“I told them about Niaz Junejo while recording my statement,” said Ashiq. “But they didn’t include his name in the FIR.” According to him, even Tariq told the police about how Niaz provoked him but the police ignored the information due to his ‘strong backing’.

Sindh Home Minister Sohail Anwar Sial said he had ordered the police to register a case against the suspected shooter. “We have sent the murder weapon for forensic examination,” he said.

Samina’s killing sparked reactions. The footage of the shooting went viral on social media as well.


Photo: Courtesy Facebook

Javed Brohi, an officer-bearer of Sindh Fankaar Welfare Trust, demanded justice for the family. “Artists who spread happiness among the people are getting dead bodies in return,” he said.

Writer Amar Sindhu wrote on Facebook that Samina was killed at the aqeeqa ceremony of a court reader’s sons. “She was asked to stand and dance while singing,” Amar wrote. “She said she was eight months pregnant and it was difficult for her to stand.”

According to Amar, she was issued death threats. “She tried to get up when a bullet pierced through her body.”

The rights activist further wrote that she wants to curse those killers who try to cover their crimes by invoking their Sindhi ethnicity. “Even the educated civil society of Sindh complains of Urdu media’s prejudice when Shahrukh Jatoi is called a killer,” she wrote.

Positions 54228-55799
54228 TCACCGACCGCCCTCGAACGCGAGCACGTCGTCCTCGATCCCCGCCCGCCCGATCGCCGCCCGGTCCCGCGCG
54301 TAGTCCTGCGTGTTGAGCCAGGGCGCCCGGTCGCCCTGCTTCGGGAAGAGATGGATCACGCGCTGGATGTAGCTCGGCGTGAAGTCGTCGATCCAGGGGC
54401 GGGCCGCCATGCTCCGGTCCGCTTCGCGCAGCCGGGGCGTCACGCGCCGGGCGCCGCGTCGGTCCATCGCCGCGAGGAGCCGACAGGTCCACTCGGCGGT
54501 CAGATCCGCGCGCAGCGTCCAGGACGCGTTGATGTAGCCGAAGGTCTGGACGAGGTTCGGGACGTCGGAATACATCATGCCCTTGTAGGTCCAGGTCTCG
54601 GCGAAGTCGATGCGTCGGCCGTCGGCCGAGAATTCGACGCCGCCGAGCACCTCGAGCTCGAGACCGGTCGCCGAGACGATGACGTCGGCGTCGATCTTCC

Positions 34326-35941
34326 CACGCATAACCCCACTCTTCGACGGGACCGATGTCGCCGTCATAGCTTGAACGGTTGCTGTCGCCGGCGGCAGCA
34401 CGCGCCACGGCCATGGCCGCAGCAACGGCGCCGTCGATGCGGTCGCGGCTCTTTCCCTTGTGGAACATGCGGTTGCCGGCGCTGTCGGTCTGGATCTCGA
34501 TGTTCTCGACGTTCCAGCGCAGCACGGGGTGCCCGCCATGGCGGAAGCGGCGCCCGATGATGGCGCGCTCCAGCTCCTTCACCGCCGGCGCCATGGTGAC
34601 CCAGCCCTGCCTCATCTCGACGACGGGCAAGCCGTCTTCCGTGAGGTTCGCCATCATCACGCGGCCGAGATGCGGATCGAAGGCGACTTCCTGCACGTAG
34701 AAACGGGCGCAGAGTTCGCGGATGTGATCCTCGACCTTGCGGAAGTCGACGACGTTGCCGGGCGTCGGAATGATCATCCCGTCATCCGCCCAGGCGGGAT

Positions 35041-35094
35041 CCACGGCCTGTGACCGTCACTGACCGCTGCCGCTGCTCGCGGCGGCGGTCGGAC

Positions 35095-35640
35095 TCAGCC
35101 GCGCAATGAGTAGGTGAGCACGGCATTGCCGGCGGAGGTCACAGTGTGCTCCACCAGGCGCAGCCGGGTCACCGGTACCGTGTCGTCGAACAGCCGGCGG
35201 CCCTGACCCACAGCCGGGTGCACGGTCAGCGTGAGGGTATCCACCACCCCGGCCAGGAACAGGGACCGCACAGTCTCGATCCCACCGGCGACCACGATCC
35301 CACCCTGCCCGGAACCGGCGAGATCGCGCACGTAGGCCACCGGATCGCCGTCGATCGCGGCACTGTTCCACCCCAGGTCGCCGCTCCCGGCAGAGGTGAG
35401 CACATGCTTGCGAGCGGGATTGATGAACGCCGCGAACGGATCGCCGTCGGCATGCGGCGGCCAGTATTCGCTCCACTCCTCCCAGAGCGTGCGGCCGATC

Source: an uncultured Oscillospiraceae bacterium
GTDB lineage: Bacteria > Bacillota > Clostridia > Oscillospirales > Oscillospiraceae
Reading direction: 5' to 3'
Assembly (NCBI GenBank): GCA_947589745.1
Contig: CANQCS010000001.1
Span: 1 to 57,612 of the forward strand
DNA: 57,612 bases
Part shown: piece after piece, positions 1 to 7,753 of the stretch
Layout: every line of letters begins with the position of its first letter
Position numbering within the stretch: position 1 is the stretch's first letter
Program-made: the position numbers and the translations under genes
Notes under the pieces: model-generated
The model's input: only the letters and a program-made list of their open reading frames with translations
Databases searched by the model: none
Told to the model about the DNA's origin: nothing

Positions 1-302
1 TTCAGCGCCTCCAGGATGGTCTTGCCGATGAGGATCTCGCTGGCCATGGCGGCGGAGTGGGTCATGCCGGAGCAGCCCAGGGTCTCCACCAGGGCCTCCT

Stage performers under attack

On February 3, a Mardan stage and drama artiste, Sumbal, was shot dead by three men in her house after she refused to come with them for a performance. In March, stage actor and dancer Sitara Baig said seven men raped her at a five star hotel in Lahore but the police wouldn’t register a case. Sitara and her sister, Kismat Baig, were considered among the highest paid stage dancers in Lahore. In 2015, unidentified men shot Kismat and her bodyguard, Ali. They were taken to a hospital, where Kismat breathed her last. Ali told the media that before opening fire, the attackers said, “We’ll hurt you so bad that you’ll never be able to dance again.”

Transgender performers not human?

Stage performers have little protection in Pakistan. Transgender performers face even worse discrimination. Aish Khan, a transgender performer based in Karachi, told SAMAA that men get drunk at most of the functions.

“I used to perform at all-men gatherings but have stopped that because I have been assaulted four times,” she said. “The men consider us their private property and do not respect our choices. Now, I just perform at family functions.”

Performers are ill-treated if they say no. “Men at a DHA event shaved the eyebrows of my friend, Payal, just to humiliate her,” she said. “Our community protested and the police arrested him, only to let him off in a few hours. I saw him again at a function in Baldia and he asked me to meet him alone. When I said no, he told me that he’ll kidnap me on my way.”

Aish said men do not consider them humans. “We are humans and we get tired after continuous performance from 12am to 5am,” she said. “If I want to sit and rest for a while, they get furious.”